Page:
Mr Obama delivered his address to huge cheers. He said: “It is hard to eulogise any man… how much harder to do so for a giant of history, who moved a nation towards justice.”
He spoke of how the example of Nelson Mandela had “set me on an improbable journey that finds me here today”.
Mr Obama said: “We will never see the likes of Nelson Mandela again. While I will always fall short of Madiba (Mr Mandela’s clan name), he makes me want to be a better man.”
NPR reported there were also enthusiastic cheers for Bill, Hillary, and Chelsea Clinton.
SOWETO, South Africa —Nelson Mandela was memorialized in a boisterous stadium ceremony here Tuesday as a teacher and a racial healer, a transcendent figure who changed history and touched hearts in his native country and around the world.
Scores of thousands of South Africans braved a pouring rain to join dozens of world leaders, including President Obama and many other heads of state, for a four-hour service filled with emotional tributes and joyous song.
“It took a man like Madiba to free not just the prisoner, but the jailor as well; to show that you must trust others so that they may trust you,” Obama said, using the Xhosa tribal name that Mandela preferred. “He changed laws, but also hearts.”
South Africans from all walks of life, businesspeople to nurses to the unemployed, danced and clapped and sang in the hours leading up to the memorial service, their voices echoing across the stadium as if they were cheering at a soccer match. The rich crowded together with the poor, children with the elderly, all there to remember Mandela, the former South African president and African National Congress leader who died Thursday at the age of 95.
The anniversary of the Newtown, CT massacre is this Saturday, Dec. 14, but the town has decided against holding a public memorial.
Residents of Newtown, Conn., have decided against a public commemoration to mark the first anniversary this coming Saturday of the shooting at the Sandy Hook Elementary School, which left 20 first graders and six educators dead.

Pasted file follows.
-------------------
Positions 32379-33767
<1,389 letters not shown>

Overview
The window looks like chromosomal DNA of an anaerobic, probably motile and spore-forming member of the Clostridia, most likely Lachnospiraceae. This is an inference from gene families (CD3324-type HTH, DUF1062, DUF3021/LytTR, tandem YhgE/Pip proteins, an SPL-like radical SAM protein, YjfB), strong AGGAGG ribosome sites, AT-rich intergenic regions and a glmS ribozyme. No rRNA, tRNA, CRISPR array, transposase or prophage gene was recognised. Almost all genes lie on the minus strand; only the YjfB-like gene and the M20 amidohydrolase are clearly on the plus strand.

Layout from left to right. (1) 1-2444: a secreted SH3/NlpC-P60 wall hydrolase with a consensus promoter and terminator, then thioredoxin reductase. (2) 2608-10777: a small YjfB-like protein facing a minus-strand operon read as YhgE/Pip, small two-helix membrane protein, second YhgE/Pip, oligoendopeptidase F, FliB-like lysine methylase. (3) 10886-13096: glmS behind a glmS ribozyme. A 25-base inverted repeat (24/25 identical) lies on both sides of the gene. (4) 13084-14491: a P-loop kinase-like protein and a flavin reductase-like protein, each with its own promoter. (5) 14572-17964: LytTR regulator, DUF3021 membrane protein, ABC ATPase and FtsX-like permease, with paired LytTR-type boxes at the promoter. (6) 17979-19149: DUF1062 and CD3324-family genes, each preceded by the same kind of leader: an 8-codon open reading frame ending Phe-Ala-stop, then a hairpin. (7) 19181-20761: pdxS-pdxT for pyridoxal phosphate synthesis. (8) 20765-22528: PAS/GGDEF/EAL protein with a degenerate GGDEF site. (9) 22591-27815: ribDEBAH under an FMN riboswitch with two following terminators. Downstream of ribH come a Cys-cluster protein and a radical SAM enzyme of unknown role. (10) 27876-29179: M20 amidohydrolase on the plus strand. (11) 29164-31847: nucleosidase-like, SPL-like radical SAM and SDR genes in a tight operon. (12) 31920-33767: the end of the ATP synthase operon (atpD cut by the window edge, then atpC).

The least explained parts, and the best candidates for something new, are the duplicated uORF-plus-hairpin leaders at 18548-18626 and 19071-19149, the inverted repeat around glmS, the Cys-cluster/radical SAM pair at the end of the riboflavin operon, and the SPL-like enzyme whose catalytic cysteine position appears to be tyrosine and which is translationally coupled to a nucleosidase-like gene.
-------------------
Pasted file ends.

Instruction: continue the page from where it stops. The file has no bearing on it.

Instead, the town is endorsing a “year of service” and is asking residents to put a candle in their window on Dec. 14, the day of the shooting, to show their commitment to the idea of service to each other.
Newtown families have also announced the creation of the website “My Sandy Hook Family,” where people can post their remembrances.
Newtown resident and psychiatrist John Woodall is an expert on resilience and a member of the committee that decided not to hold a town-wide event for the anniversary. He speaks with Here & Now’s Jeremy Hobson about the decision.
You can listen to the interview at the “Here and Now” link.
A year after the mass shooting at Sandy Hook Elementary School, Mother Jones has analyzed the subsequent deaths of 194 children ages 12 and under who were reported in news accounts to have died in gun accidents, homicides, and suicides. They are spread across 43 states, from inner cities to tiny rural towns.
Following Sandy Hook, the National Rifle Association and its allies argued that arming more adults is the solution to protecting children, be it from deranged mass shooters or from home invaders. But the data we collected stands as a stark rejoinder to that view:
- 127 of the children died from gunshots in their own homes, while dozens more died in the homes of friends, neighbors, and relatives.
- 72 of the young victims either pulled the trigger themselves or were shot dead by another kid.
- In those 72 cases, only 4 adults have been held criminally liable.
- At least 52 deaths involved a child handling a gun left unsecured.
Additional findings include:
- 60 children died at the hands of their own parents, 50 of them in homicides.
- The average age of the victims was 6 years old.
- More than two-thirds of the victims were boys, as were more than three-quarters of the kids who pulled the trigger.
- The problem was worst over the past year in the South, which saw at least 92 child gun deaths, followed by the Midwest (44), the West (38), and the East (20).
Our investigation drew on hundreds of local and national news reports. In some cases specific details remain unclear—often these tragedies are just a blip on the media’s radar.
This has turned out to be a sad post, although I didn’t plan it that way. I’ll end with something interesting and not sad. A group of British scientists has analyzed the environments described in Tolkien’s Lord of the Rings as “an exercise in how climate models work” and to demonstrate their validity. From the University Herald: ‘Lord Of The Rings’ Landscapes Analyzed And Compared To Real Places In British Study.
Scientists at Britain’s Bristol University compared the climates of famous “Lord of the Rings” sites such as Mordor and The Shire to regions of the world, the San Jose Mercury News reported. They also generated computer simulations of various middle earth landscapes based on information given in the book (notorious for their vast amount of details not always directly related to the plot).